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Savitri: A Legend and a Symbol

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Savitri: A Legend and a Symbol is the poetic main work of Sri Aurobindo, composed in nearly 24000 lines in blank verse. It is based on the legend of Savitri and Satyavan in the Mahabharata, which was given a symbolic significance by Sri Aurobindo. In his epic poem he deals with numerous subjects and describes especially the spiritual paths of Savitri and her father Aswapati, striving to reach a higher stage of evolution.[1]



Sri Aurobindo composed his poem over a long period of time. At first he worked on the narrative of Savitri as such, with the first manuscript dating back to 1916. Around 1930 he began turning it into an epic with a larger scope and deeper meaning. It now became his major literary work and he continued to expand and perfect it until his last days. In 1946 some Cantos started to appear in print in the Sri Aurobindo Ashram, and in 1950 the First Part of the first edition was published. The remaining parts were brought out the next year, after Sri Aurobindo's passing.[2] Sri Aurobindo's disciple and secretary, the physician Nirodbaran, gives a detailed account on the genesis of Savitri in his title Twelve Years with Sri Aurobindo. He describes the poet's long work on the epic and reports that there were “many versions, plenty of revisions, additions, subtractions, emendations from which the final version was made.” Referring to a letter from Sri Aurobindo, Nirodbaran also mentions that he used Savitri as “a means of ascension” by recording his personal experiences which went on developing and resulted in all those revisions.[3]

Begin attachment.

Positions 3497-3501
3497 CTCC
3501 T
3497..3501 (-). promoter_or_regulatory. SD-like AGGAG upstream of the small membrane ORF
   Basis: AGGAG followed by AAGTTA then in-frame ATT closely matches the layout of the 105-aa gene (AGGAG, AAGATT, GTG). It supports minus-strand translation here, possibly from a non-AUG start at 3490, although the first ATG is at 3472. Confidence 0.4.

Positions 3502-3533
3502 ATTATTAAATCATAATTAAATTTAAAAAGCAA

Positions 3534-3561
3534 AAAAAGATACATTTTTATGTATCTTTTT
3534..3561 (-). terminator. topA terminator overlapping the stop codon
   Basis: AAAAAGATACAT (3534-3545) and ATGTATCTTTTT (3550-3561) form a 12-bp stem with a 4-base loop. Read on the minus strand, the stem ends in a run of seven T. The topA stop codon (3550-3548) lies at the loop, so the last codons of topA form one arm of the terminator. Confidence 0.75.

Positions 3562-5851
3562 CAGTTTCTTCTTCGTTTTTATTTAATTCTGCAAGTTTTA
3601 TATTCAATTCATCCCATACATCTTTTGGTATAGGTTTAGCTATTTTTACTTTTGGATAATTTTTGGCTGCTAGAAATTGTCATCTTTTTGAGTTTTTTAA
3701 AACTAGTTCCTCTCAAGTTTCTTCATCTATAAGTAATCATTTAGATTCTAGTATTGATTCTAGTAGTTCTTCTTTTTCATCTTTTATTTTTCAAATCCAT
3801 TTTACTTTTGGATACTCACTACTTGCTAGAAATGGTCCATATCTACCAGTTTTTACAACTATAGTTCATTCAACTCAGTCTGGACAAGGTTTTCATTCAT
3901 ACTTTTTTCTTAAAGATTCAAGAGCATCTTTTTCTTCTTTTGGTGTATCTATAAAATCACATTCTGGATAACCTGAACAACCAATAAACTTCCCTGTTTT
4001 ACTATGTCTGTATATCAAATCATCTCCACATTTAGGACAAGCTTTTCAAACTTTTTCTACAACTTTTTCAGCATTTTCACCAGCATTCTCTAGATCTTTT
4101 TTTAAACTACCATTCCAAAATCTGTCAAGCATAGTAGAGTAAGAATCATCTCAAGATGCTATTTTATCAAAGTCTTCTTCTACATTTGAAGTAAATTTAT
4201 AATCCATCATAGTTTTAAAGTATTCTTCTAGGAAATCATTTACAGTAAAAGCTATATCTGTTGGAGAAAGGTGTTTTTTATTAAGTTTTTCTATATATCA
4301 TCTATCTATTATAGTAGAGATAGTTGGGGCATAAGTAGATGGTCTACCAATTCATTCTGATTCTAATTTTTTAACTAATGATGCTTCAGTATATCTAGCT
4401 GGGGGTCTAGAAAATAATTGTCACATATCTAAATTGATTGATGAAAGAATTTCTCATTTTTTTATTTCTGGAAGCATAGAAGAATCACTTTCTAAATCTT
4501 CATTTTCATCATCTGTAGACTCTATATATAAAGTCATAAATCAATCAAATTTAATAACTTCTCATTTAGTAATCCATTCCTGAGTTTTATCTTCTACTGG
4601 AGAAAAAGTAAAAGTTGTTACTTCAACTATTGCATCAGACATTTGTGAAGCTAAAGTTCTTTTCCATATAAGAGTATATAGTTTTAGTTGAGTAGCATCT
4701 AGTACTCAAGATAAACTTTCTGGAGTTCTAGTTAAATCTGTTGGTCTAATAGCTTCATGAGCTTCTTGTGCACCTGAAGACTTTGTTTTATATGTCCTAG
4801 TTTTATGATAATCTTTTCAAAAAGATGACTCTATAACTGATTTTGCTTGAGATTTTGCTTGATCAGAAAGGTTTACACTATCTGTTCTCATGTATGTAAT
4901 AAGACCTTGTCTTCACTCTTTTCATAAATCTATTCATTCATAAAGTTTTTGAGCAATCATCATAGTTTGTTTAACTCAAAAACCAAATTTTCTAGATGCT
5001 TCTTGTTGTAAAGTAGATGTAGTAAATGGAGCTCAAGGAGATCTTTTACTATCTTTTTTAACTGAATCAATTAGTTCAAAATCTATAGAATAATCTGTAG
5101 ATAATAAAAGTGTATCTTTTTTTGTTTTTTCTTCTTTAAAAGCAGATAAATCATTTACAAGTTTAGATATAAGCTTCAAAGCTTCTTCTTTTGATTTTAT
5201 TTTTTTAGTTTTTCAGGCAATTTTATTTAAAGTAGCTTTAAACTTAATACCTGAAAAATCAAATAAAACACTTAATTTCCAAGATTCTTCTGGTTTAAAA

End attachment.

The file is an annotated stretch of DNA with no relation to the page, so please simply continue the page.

The underlying legend of Savitri and Satyavan is told in the Mahabharata where it has a length of 300 verses. Taking up this relatively short episode, Sri Aurobindo develops it into an epic poem of nearly 24000 lines with 12 Books and 49 Cantos. Thus, the original tale of conjugal fidelity is changed into a story of human liberation from Ignorance, Unconsciousness and Death through the divine grace descending on Earth in the form of Savitri. According to his own testimony, Sri Aurobindo is describing here his own spiritual odyssey and his efforts to reach a new, higher stage of evolution.

In the process he refers to a large number of subjects from the fields of history, geography, science, poetry and philosophy or treats the origin of the universe and humans. Moreover, he treats all kinds of yogic practices and especially the path of integral yoga. While the First Part (Books I-III) mainly focusses on the Yoga of King Aswapati, the Second and Third Parts especially deal with the meeting of Savitri and Satyavan, their intense love and Savitri's battle with Yama, the God of Death, when he comes to take Satyavan's soul and faces her indomitable resistance.[4]